Payola in radio is an old story but, like everything else in the age of new media, it has been made over by technology and a regulatory environment that curtails competition. Now the Federal Communications Commission (FCC) is actively running interference for the radio corporations who have been playing the payola game.
New York Attorney General Eliot Spitzer accused federal regulators Monday of going behind his back to negotiate with radio companies caught in a “payola” scandal, and saying the move undercuts the case he’s been building for years.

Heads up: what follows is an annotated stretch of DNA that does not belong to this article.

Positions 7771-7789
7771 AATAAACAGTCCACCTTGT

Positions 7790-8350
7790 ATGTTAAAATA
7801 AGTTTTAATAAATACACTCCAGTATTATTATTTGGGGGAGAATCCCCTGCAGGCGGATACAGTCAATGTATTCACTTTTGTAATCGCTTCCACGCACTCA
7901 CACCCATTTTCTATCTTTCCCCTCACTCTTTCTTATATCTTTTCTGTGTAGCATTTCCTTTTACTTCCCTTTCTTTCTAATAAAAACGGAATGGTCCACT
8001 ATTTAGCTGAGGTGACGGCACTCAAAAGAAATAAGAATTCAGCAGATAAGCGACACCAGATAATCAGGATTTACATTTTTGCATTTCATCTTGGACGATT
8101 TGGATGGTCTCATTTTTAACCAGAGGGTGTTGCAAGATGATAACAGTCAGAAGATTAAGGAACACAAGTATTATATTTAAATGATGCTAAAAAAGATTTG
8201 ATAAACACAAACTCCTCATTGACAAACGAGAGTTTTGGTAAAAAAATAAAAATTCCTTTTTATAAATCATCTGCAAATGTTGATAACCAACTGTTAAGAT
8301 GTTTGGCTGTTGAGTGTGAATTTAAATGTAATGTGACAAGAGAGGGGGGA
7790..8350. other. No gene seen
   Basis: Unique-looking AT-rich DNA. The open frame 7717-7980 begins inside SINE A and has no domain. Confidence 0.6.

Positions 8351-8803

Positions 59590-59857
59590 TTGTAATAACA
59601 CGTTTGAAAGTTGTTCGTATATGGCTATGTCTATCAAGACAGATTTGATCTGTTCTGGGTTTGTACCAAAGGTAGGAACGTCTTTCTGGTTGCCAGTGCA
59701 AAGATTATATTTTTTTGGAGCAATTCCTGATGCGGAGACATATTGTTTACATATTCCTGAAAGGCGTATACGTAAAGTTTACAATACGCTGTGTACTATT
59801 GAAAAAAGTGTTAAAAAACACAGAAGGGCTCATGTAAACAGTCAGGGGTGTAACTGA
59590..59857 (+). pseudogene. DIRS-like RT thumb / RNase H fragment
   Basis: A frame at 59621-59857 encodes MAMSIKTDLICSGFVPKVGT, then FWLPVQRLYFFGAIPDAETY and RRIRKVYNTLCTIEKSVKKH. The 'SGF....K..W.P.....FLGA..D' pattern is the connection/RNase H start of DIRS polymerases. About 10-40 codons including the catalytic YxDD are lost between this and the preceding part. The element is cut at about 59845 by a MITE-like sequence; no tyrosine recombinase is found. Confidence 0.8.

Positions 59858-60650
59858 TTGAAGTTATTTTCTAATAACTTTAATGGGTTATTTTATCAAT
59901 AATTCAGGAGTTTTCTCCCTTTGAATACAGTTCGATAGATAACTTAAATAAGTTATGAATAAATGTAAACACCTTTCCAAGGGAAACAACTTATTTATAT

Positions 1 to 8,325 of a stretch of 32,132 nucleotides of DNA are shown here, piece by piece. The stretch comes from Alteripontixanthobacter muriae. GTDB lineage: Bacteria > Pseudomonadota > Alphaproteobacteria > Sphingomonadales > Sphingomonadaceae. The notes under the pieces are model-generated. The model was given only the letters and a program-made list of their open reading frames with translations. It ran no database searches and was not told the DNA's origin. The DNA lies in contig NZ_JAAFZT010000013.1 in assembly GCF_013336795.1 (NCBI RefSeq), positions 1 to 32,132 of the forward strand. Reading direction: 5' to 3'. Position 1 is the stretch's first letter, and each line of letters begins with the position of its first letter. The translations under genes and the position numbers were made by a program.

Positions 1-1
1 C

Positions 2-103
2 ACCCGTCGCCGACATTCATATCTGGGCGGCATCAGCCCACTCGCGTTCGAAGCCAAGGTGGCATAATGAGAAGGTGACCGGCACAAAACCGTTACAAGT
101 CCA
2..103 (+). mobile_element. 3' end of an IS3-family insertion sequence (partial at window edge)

The FCC’s efforts on behalf of corporate media giants like Clear Channel and CBS, seek to let them off the hook with fines of about $1 million. Spitzer’s settlements were in the $10 to $20 million range.
Payola is an insidious crime that benefits broadcasters and record labels at the expense of artists, particularly local and emerging artists that are kept off of the airwaves.
Sen. Russ Feingold has introduced legislation to crackdown on this activity, but it has yet to be considered. In the meantime, the FCC is helping their pals avoid the consequences of having violated the current laws.